Photographing an Alien Landscape: an interview between James Madison University student and budding photographer Amanda Marie Harner and Pete McCutchen concerning his solo exhibition The Thermal Zone showing at Touchstone Gallery August 31-October 2, 2016.
Harner: What drew you to photographing Yellowstone?
McCutchen: I was going on a family camping vacation, which included Yellowstone National Park along with a number of other destinations. Once I saw the thermal zone in Yellowstone, I knew immediately it was for me.
Harner: What aspect of the park thermal zone, in particular, made you feel that way?
McCutchen: I absolutely loved the colors — the rich reds, browns, very vibrant but also earthy, the lush blue of the thermal pools themselves, the steam rising from them, and the shapes and textures I found. I’ve done work that’s very realistic, very traditionally photographic, as well as very abstract work. But I like work that sits at the edge of abstraction – imagery that has an abstract quality to it, but still looks at least a little like the thing being photographed.
Harner: Speaking of your earlier work, much of it appears to be focused on aspects of the world that aren’t the most aesthetically pleasing – rusted surfaces, junky cars. How did you approach photographing Yellowstone? Would you say this was outside of your comfort zone in some regard?
McCutchen: It was! One visitor to my studio — a boy about eight or nine — said, “you take gross stuff and make it look cool.” Of course I’ve photographed things that look naturally beautiful before — roller coasters for example — but it’s true that a lot of my work focused on finding the beauty in subjects people would think of as ugly. Everybody knows Yellowstone is beautiful, so it was an interesting challenge, and as you say, a bit outside of my comfort zone.
Harner: That being said, what were your main goals? What were you trying to convey?
McCutchen: My approach to photography is to really listen to my subject. Then I convey what I’m hearing from that subject. Sometimes the result is very traditionally photographic. Other times less so.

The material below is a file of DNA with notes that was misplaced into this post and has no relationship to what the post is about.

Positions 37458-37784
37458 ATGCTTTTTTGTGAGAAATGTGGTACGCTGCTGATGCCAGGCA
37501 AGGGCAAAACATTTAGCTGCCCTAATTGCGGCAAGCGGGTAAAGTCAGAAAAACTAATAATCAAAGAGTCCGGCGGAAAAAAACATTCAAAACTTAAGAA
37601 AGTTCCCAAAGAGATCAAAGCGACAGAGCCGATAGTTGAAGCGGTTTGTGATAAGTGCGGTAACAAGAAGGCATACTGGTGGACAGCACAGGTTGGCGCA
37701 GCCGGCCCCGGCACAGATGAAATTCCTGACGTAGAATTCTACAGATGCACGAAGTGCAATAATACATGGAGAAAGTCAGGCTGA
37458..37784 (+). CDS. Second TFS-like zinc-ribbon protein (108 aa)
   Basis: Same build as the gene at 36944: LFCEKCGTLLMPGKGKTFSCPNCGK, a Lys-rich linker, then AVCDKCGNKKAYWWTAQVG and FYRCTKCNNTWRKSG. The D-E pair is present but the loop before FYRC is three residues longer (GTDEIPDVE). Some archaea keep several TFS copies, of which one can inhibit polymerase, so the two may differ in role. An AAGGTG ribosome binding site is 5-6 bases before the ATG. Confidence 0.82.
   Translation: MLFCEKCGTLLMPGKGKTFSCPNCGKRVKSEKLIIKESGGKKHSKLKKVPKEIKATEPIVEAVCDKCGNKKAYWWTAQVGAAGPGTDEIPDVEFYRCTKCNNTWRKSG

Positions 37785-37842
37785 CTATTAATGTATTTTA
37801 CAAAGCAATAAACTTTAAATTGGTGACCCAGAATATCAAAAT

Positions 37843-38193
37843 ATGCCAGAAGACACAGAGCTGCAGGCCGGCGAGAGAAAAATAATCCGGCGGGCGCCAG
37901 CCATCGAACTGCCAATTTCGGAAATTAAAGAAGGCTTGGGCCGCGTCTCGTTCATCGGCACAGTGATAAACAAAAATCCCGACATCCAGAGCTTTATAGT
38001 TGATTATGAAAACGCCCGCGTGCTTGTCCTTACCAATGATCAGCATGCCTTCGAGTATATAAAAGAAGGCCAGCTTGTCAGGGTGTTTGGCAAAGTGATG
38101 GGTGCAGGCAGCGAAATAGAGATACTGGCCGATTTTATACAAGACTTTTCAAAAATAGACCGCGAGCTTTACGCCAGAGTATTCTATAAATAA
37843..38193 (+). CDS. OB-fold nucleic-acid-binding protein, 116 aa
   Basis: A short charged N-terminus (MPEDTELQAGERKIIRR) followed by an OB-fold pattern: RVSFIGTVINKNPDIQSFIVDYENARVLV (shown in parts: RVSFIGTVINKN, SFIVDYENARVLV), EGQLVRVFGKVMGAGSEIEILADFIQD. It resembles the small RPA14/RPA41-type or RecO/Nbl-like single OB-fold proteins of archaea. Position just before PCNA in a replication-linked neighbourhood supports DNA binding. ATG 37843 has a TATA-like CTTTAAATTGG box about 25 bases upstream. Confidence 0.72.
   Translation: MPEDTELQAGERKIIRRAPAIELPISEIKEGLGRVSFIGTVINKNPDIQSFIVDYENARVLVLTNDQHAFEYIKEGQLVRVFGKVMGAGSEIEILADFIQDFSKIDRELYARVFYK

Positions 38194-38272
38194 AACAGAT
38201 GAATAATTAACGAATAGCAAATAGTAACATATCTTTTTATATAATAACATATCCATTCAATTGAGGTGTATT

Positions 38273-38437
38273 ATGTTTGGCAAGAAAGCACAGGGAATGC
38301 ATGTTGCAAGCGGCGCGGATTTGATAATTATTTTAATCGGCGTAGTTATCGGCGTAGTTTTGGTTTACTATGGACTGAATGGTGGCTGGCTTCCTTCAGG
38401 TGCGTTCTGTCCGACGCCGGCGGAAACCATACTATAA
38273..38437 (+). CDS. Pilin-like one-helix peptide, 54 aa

In the case of the thermal zone, what spoke to me about the area was the richness and depth of the color, the wonderful abstract forms, and also, how alien the landscape seems. In some ways, it literally is an alien landscape — the cyanobacteria that give the runoff its color can only live in those conditions. Somebody asked me when I’d been to Mars, and it really does look that way. But here are hints of the surrounding (Earthly) wilderness, too. Reflections of the forest in the water, footprints of animals, trees dimly visible behind the haze.
Harner: Since you were in such an, as you say, “alien landscape” would you say that there were any unique technical challenges that you faced?
McCutchen: Actually, yes. All of what I’m photographing has a sheen of water on top of it — runoff from the hot springs. As a consequence, I see a lot of very harsh highlights. The light at that altitude was a bit harsh as well. The camera’s light meter wants to overexpose the images I chose to deliberately underexpose by one or two stops. This helped me retain highlight detail and also helps convey the richness of the colors. That’s an old trick I learned in the days of shooting transparency film.
Harner: What equipment was used to create these images and how were they processed?
McCutchen: Everybody loves to talk about gear. I think it’s more important to think about vision than about tools. I’ve seen great images shot with an iPhone. That said, I chose to print these big, and when going big it’s important to have a technically strong image. I shot of the images in this show with a Nikon D800E using a Nikon 70-200 f/2.8 lens — a very sweet lens. The images are all either a f/2.8, which gives very shallow depth-of-field or f/13 or f/16, which gives lots of depth of field. Nothing is in between. I guess in a lot of ways that’s my motto. Nothing in between.
Harner: How are your images printed?
McCutchen: I printed them with an HP Z3200 printer on Moab Slickrock Metallic Paper. I love the richness and sheen the metallic paper gave this series. A lot of photographs look better on the screen than in print, but I like the print to have enough unique strong elements that it looks better in person. The Metallic paper was by far the best for this project.
Harner: What is the size of these printed images?
McCutchen: Most are 30×45 — one is a diptych of two panels that size, three are 40×40, and one is 30×60.
Harner: Did anything surprise you seeing them printed that large?
McCutchen: Seeing your work that big always bring surprises. Sometimes you get a bad surprise, because some images don’t stand up to that much enlargement. But in this series, the surprises were all good. So many small details came out — reflections in the water, animal tracks, subtle color shifts. I feel like they just explode off the wall.
Harner: What makes this body of work most successful, in your opinion?
McCutchen: The thing I’m most proud of is the fact that I took a subject that is very heavily photographed and put my own stamp on it. These are my unique images. Does that answer your question?
McCutchen: Oh and I should add that Yellowstone Thermal Zone 13 will be appearing in the Berlin Photo Biennale in October, along with two of my other images.
McCutchen: Thank you.
Harner: Well, thank you for taking the time to answer my questions! It has been very interesting hearing about your approach to creating this show. You did an incredible job, as usual. Congratulations again!
McCutchen: Thank you! Hope you get a chance to see the show in all its glory.
Pete McCutchen’s The Thermal Zone show is up at Touchstone Gallery August 31-October 2, 2016.. Opening: Friday, September 9, from 6:00 to 8:30. McCutchen’s Artist Talk: Sunday the 25th at 2:00 PM.
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